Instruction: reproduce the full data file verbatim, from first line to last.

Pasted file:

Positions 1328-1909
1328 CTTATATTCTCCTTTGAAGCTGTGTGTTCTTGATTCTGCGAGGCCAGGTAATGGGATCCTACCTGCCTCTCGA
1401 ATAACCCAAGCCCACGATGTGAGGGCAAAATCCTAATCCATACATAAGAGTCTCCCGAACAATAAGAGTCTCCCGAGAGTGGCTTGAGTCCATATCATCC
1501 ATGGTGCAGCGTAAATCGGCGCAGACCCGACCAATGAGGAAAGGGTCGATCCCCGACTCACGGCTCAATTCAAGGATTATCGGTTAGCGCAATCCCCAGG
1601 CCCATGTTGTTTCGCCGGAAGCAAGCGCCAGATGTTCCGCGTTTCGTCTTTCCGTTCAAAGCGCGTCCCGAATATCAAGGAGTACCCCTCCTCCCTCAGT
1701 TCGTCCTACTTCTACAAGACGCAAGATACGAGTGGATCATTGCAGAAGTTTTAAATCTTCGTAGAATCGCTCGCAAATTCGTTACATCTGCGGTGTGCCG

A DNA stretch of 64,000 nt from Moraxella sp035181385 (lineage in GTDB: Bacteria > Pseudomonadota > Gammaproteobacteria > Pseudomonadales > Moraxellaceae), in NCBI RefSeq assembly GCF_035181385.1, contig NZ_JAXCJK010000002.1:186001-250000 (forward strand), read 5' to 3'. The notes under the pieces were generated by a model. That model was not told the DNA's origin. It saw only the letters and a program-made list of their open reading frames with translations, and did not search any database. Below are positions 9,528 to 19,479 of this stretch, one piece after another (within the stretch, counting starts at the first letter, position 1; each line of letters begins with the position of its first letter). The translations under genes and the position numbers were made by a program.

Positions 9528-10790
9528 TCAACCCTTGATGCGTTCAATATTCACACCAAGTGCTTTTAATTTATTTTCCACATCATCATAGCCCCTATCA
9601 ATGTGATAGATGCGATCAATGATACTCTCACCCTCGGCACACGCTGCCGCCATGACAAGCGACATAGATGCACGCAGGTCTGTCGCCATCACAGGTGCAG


Positions 1328-1909
1328 CTTATATTCTCCTTTGAAGCTGTGTGTTCTTGATTCTGCGAGGCCAGGTAATGGGATCCTACCTGCCTCTCGA
1401 ATAACCCAAGCCCACGATGTGAGGGCAAAATCCTAATCCATACATAAGAGTCTCCCGAACAATAAGAGTCTCCCGAGAGTGGCTTGAGTCCATATCATCC
1501 ATGGTGCAGCGTAAATCGGCGCAGACCCGACCAATGAGGAAAGGGTCGATCCCCGACTCACGGCTCAATTCAAGGATTATCGGTTAGCGCAATCCCCAGG
1601 CCCATGTTGTTTCGCCGGAAGCAAGCGCCAGATGTTCCGCGTTTCGTCTTTCCGTTCAAAGCGCGTCCCGAATATCAAGGAGTACCCCTCCTCCCTCAGT
1701 TCGTCCTACTTCTACAAGACGCAAGATACGAGTGGATCATTGCAGAAGTTTTAAATCTTCGTAGAATCGCTCGCAAATTCGTTACATCTGCGGTGTGCCG

A DNA stretch of 64,000 nt from Moraxella sp035181385 (lineage in GTDB: Bacteria > Pseudomonadota > Gammaproteobacteria > Pseudomonadales > Moraxellaceae), in NCBI RefSeq assembly GCF_035181385.1, contig NZ_JAXCJK010000002.1:186001-250000 (forward strand), read 5' to 3'. The notes under the pieces were generated by a model. That model was not told the DNA's origin. It saw only the letters and a program-made list of their open reading frames with translations, and did not search any database. Below are positions 9,528 to 19,479 of this stretch, one piece after another (within the stretch, counting starts at the first letter, position 1; each line of letters begins with the position of its first letter). The translations under genes and the position numbers were made by a program.

Positions 9528-10790
9528 TCAACCCTTGATGCGTTCAATATTCACACCAAGTGCTTTTAATTTATTTTCCACATCATCATAGCCCCTATCA
9601 ATGTGATAGATGCGATCAATGATACTCTCACCCTCGGCACACGCTGCCGCCATGACAAGCGACATAGATGCACGCAGGTCTGTCGCCATCACAGGTGCAG